Promoter of He’s Back featuring Mike Tyson vs. Peter McNeeley, which became the then-highest-grossing event in history, $13,965,500, at the MGM Grand Garden Arena in Las Vegas, Nev., on Aug. 19, 1995. Also marked the first time a boxer (Mike Tyson) received $25 million for a 10-round fight.

Named Promoter of the Year by the World Boxing Association for 1995.

First promoter to pay $30 million to a boxer when Mike Tyson received that amount to face World Boxing Council champion Frank Bruno in The Championship Part 1 at the MGM Grand Garden Arena in Las Vegas, Nev., on March 16, 1996.

Promoter of Finally featuring Mike Tyson vs. Evander “The Real Deal” Holyfield, which became the then-highest-grossing event, $14,150,700, in the MGM Grand Garden Arena in Las Vegas, Nev., on Nov. 9, 1996. It also became the then-most-watched pay-per-view event in history with 1.6 million buys. The match was seen around the world in more than 100 countries—shattering all previous boxing-event viewership records.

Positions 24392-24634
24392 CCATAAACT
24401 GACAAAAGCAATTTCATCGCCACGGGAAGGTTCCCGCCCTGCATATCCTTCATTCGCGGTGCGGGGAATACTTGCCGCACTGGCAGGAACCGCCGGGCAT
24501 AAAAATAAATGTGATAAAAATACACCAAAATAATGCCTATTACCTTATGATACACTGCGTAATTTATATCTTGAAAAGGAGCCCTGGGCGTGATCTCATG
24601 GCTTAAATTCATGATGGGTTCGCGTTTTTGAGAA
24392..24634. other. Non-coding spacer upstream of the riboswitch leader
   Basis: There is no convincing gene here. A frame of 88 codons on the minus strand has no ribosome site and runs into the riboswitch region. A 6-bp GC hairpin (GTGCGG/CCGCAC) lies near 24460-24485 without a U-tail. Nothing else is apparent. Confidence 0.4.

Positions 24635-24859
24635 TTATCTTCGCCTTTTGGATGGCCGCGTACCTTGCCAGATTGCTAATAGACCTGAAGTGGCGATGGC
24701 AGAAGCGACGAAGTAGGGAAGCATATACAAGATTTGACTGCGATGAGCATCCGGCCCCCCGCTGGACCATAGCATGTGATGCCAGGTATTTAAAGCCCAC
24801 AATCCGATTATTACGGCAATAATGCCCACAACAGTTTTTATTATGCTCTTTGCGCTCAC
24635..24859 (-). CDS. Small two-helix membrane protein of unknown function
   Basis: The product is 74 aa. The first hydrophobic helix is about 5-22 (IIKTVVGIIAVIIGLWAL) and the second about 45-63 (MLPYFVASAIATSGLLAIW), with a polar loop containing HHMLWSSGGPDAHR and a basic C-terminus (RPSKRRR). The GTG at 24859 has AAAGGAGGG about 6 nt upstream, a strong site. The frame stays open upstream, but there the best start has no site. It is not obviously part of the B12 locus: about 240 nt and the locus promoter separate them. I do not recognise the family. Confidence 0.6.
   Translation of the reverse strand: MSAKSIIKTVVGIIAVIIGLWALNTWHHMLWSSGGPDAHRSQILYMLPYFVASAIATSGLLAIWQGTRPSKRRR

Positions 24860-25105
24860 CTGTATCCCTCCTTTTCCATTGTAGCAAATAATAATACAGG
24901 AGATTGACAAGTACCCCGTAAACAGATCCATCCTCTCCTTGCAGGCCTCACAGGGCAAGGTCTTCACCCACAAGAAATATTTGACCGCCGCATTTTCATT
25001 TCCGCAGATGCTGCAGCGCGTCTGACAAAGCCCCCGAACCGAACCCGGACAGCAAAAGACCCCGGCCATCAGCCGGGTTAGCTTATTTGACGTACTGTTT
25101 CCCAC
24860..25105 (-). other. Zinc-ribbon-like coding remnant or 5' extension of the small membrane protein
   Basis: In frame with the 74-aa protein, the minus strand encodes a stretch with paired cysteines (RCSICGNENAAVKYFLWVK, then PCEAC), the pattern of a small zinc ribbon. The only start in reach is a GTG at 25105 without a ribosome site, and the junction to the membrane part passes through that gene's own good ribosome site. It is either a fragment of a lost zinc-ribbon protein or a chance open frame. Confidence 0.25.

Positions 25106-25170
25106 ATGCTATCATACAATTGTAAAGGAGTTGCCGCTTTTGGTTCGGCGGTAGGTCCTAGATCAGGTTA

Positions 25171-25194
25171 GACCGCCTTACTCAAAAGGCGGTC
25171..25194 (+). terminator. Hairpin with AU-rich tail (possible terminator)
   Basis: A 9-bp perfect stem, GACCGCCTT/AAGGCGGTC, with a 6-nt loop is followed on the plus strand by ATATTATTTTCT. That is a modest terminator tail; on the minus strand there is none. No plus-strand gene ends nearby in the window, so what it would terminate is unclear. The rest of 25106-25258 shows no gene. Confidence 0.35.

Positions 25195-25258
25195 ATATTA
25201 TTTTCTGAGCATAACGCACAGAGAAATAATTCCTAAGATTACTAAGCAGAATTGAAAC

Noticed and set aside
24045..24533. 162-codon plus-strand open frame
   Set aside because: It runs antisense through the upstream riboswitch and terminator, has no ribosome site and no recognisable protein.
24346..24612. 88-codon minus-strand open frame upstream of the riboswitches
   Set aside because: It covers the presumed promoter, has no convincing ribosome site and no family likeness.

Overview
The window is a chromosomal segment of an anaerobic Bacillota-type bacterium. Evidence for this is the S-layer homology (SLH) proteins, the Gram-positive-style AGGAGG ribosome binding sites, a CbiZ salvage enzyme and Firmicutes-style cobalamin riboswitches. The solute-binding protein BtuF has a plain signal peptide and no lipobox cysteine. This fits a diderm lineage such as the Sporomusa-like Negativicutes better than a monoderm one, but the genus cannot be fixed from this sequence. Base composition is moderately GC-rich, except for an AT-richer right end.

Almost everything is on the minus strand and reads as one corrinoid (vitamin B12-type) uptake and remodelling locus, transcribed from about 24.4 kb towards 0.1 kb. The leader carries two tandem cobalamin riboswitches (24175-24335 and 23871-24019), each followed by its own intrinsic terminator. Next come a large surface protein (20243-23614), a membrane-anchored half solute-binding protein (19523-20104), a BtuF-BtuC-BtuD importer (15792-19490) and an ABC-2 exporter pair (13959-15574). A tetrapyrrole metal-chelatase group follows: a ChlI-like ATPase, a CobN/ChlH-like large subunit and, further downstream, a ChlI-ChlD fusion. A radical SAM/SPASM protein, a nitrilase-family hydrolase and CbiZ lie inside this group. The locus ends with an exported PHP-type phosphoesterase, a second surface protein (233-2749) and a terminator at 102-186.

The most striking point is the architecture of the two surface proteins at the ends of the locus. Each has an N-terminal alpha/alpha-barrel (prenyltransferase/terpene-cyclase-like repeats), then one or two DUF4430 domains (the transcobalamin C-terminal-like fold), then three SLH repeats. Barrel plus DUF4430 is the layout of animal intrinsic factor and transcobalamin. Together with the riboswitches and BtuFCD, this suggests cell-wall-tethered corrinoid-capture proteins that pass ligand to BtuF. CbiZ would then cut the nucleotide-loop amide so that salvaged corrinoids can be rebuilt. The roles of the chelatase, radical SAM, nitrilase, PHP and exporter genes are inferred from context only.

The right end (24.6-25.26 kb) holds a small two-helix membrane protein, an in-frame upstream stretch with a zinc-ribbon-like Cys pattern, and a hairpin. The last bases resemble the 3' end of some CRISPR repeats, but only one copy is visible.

Named Promoter of the Year by the World Boxing Association for 1996.

Named Promoter of the Decade by the International Boxing Federation in 1996.

Paid Mike Tyson more than any other athlete in history—$120 million—during the 15 months between Aug. 19, 1995, and Nov. 9, 1996, to face the following opponents: Peter McNeeley, $25 million, Las Vegas, Nev., Aug. 19, 1995; Buster Mathis Jr., $10 million, Philadelphia, Pa., Dec. 16, 1995; Frank Bruno, $30 million, Las Vegas, Nev., March 16, 1996; Bruce Seldon, $25 million, Las Vegas, Nev., Sept. 7, 1996; and Evander Holyfield, $30 million, Las Vegas, Nev., Nov. 9, 1996.

Promoter of The Sound and the Fury featuring the second pairing of Evander “The Real Deal” Holyfield and Mike Tyson, which grossed more than its predecessor to become the then-highest-grossing event in history, $14,277,200, at the MGM Grand Garden Arena in Las Vegas, Nev., on June 28, 1997. This event also eclipsed its predecessor to become the most-watched pay-per-view event in history with 1.95 million buys.

First promoter inducted into the International Boxing Hall of Fame in Canastota, N.Y., in 1997. Named Promoter of the Year by the World Boxing Association for 1997.

Named Promoter of the Year by the World Boxing Association for 1998.

Promoter of Kings’ Crowning Glory… The Undisputed World Heavyweight Championship between Evander “The Real Deal” Holyfield and Lennox Lewis, which holds the record highest-grossing event ever in Madison Square Garden history and New York state history at $11,425,494 on March 13, 1999. It also holds the record for the fastest sellout for a boxing event in MSG history.